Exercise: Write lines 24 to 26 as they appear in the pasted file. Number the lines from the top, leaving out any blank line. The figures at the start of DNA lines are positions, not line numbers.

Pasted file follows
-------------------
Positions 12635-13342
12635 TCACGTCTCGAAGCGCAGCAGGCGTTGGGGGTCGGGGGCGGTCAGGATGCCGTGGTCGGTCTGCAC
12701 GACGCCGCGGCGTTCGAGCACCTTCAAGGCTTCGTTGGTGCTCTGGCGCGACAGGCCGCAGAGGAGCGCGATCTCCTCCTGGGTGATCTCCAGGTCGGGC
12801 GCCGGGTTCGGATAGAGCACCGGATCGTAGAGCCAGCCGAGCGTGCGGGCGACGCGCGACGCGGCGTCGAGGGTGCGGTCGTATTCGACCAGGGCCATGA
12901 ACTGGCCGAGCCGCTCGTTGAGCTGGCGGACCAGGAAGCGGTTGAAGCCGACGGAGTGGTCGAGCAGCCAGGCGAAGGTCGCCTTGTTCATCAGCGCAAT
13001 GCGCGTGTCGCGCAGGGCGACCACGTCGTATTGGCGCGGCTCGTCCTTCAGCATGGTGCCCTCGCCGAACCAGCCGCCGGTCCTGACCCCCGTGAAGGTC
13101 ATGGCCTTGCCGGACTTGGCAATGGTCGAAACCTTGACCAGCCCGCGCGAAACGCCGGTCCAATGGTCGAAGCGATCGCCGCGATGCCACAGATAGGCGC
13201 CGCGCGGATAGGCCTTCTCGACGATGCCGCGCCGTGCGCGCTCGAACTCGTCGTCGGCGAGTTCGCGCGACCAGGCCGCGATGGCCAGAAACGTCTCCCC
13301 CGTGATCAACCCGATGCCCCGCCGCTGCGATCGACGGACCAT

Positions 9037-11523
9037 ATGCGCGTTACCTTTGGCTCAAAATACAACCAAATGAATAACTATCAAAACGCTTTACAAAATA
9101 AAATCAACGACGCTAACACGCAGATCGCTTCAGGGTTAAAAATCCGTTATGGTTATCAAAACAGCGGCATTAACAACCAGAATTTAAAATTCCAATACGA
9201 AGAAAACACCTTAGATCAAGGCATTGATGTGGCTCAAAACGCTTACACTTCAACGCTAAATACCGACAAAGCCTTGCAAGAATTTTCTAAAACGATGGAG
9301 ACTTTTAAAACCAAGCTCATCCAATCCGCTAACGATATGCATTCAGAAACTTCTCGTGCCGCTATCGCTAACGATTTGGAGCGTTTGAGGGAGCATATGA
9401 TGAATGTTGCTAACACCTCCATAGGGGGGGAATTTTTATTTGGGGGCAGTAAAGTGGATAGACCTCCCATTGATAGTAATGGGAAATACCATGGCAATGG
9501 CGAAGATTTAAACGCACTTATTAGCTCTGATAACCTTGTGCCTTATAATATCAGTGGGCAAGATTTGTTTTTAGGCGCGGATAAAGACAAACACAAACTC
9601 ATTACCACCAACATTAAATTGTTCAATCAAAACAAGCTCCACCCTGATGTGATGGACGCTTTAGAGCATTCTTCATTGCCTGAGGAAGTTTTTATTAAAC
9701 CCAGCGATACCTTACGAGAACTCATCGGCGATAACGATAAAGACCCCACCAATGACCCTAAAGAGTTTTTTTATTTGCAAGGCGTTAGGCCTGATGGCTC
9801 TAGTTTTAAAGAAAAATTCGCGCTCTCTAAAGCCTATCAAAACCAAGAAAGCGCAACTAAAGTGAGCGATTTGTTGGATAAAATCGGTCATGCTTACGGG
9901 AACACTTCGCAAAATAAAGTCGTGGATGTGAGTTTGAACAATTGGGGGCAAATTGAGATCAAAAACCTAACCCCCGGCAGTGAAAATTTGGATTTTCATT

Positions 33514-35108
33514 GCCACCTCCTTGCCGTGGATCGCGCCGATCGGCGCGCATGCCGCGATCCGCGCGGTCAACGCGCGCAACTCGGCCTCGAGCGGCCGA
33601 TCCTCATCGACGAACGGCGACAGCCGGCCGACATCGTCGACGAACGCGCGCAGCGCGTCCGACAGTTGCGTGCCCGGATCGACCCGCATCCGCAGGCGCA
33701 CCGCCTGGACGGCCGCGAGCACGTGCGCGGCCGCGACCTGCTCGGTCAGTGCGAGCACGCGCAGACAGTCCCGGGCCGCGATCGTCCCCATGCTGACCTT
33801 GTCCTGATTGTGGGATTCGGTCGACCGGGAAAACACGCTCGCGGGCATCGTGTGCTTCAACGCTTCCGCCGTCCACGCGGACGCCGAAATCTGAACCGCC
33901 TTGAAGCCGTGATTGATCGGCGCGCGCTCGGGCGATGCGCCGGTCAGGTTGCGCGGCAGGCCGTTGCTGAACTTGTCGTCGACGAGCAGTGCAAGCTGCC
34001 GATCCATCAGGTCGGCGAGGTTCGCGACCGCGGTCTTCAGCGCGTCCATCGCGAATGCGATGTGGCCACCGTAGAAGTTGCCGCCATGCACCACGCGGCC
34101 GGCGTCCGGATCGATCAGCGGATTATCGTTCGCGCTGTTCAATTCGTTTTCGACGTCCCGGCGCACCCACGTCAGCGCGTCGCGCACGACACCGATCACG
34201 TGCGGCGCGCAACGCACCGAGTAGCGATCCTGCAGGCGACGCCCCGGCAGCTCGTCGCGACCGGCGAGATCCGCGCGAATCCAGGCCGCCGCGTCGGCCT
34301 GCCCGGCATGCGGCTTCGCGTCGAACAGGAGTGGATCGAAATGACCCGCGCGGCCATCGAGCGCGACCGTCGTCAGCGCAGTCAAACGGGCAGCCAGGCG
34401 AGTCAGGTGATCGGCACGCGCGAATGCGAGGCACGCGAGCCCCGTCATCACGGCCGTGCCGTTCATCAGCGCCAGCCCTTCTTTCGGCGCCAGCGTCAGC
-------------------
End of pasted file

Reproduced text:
33701 CCGCCTGGACGGCCGCGAGCACGTGCGCGGCCGCGACCTGCTCGGTCAGTGCGAGCACGCGCAGACAGTCCCGGGCCGCGATCGTCCCCATGCTGACCTT
33801 GTCCTGATTGTGGGATTCGGTCGACCGGGAAAACACGCTCGCGGGCATCGTGTGCTTCAACGCTTCCGCCGTCCACGCGGACGCCGAAATCTGAACCGCC
33901 TTGAAGCCGTGATTGATCGGCGCGCGCTCGGGCGATGCGCCGGTCAGGTTGCGCGGCAGGCCGTTGCTGAACTTGTCGTCGACGAGCAGTGCAAGCTGCC